These statements occur within a mere six paragraphs of each other in a Wall Street Journal story, “Devil Is in Bailout’s Details‘:
Upending the government’s relationship with the financial sector, the Bush administration outlined a plan Tuesday to prop up banks by injecting $250 billion into U.S. financial institutions….
The government is making clear it expects banks to lend out the funds it gets from Uncle Sam. Further exercising its clout, Treasury also extracted a promise that the financial firms would help struggling homeowners, continue lending and would sign up for loan guarantees offered by the Federal Deposit Insurance Corp.
“What we’re doing is making clear to the banks how important it is to deploy the capital,” Treasury Secretary Henry Paulson said in an interview….
Bankers and industry experts said that aside from a handful of token restrictions, the capital injections more closely resemble a blank check.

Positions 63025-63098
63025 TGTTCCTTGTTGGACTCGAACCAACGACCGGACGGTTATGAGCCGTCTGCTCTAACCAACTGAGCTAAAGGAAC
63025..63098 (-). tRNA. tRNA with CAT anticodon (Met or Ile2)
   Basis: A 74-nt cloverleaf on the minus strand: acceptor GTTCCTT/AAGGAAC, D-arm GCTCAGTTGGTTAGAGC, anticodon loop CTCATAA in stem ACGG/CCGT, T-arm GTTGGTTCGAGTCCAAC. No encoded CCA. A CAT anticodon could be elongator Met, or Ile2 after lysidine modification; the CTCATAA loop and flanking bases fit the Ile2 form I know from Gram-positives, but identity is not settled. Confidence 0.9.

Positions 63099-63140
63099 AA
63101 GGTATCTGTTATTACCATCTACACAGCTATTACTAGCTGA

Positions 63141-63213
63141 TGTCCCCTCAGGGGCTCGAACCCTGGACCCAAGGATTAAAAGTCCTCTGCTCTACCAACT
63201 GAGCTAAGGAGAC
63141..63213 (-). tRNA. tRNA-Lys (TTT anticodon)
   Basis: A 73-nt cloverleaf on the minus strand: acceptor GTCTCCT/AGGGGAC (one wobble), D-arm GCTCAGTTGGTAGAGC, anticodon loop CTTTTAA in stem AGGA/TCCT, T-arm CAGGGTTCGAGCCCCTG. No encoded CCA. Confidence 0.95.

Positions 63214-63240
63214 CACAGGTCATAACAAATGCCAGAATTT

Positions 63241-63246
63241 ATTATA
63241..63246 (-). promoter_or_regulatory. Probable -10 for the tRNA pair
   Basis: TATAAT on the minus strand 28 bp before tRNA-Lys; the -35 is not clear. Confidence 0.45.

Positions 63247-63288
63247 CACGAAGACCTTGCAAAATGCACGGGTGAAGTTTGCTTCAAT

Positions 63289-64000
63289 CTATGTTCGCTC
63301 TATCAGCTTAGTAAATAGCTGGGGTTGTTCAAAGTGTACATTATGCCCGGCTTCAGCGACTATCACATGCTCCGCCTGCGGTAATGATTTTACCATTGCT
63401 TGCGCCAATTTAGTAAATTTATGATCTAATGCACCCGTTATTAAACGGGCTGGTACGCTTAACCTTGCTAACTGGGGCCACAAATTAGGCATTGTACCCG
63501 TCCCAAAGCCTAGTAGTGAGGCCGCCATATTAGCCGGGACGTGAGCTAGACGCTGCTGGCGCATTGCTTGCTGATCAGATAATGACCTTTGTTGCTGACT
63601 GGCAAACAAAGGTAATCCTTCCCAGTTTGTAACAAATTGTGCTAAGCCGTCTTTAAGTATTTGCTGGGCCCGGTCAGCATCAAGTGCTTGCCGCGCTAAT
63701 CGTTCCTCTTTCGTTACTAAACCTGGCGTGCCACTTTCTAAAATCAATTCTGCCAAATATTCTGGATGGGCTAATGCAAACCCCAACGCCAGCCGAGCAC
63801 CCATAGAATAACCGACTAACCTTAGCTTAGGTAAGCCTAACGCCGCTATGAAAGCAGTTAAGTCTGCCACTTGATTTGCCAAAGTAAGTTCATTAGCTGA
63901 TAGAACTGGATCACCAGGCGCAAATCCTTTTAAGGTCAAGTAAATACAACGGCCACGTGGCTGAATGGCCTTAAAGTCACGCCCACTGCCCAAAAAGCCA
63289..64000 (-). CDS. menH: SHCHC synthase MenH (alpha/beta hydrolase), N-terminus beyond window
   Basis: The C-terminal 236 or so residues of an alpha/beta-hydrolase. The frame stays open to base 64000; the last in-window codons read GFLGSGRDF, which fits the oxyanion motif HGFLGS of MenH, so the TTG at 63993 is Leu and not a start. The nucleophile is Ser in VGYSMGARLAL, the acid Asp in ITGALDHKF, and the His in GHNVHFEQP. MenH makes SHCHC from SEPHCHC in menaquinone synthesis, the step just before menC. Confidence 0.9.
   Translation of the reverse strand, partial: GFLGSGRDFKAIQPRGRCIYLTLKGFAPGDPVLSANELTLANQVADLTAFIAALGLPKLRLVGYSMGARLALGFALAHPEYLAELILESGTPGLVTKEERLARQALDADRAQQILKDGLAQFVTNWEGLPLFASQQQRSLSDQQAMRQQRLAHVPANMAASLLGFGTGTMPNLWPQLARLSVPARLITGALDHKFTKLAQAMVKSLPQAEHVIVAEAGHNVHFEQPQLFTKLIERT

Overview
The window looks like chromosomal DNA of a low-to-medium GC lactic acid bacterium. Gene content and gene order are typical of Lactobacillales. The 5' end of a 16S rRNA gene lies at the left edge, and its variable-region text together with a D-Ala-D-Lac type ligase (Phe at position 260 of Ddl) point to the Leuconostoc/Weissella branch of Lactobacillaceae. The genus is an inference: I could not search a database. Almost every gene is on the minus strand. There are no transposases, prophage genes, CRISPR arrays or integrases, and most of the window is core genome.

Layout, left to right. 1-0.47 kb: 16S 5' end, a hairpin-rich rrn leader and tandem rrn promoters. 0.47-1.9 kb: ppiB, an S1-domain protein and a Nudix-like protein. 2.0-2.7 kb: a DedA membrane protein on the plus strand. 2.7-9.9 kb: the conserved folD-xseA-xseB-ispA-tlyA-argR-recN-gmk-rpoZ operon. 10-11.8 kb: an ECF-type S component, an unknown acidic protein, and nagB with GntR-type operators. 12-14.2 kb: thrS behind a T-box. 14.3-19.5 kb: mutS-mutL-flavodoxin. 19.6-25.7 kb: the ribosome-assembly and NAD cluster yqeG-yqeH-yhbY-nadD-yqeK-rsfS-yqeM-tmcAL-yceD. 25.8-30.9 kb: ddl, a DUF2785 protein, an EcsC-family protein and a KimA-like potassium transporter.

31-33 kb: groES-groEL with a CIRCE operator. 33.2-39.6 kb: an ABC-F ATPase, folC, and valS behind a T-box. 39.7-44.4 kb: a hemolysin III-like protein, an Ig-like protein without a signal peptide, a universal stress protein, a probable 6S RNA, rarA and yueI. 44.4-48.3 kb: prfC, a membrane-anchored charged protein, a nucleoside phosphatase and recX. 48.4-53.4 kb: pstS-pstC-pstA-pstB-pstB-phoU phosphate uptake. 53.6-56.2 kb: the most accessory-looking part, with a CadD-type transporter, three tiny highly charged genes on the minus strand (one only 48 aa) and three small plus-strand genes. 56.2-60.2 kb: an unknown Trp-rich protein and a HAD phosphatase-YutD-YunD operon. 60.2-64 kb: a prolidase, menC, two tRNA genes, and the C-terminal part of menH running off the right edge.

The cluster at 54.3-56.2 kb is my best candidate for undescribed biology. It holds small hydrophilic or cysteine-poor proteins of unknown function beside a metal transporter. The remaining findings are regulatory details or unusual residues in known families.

Now it is possible that this contradiction between what Paulson says he said versus how the industry is hearing it is a symptom of inept drafting by the Wall Street Journal writers. I suspect otherwise. While this article does not have much in the way of comments from the recipients of the government’s largesse, this one is revealing:
Bank of America Corp. Chairman and Chief Executive Officer Kenneth Lewis was supportive of the new plan, while acknowledging that some conditions for the government help were not ideal. “Our interest is in anything that helps the system operate more normally at this point,” said Bank of America spokesman Robert Stickler. As for the possibility of government interference, “Who knows?” he said. “We are in unchartered territory.”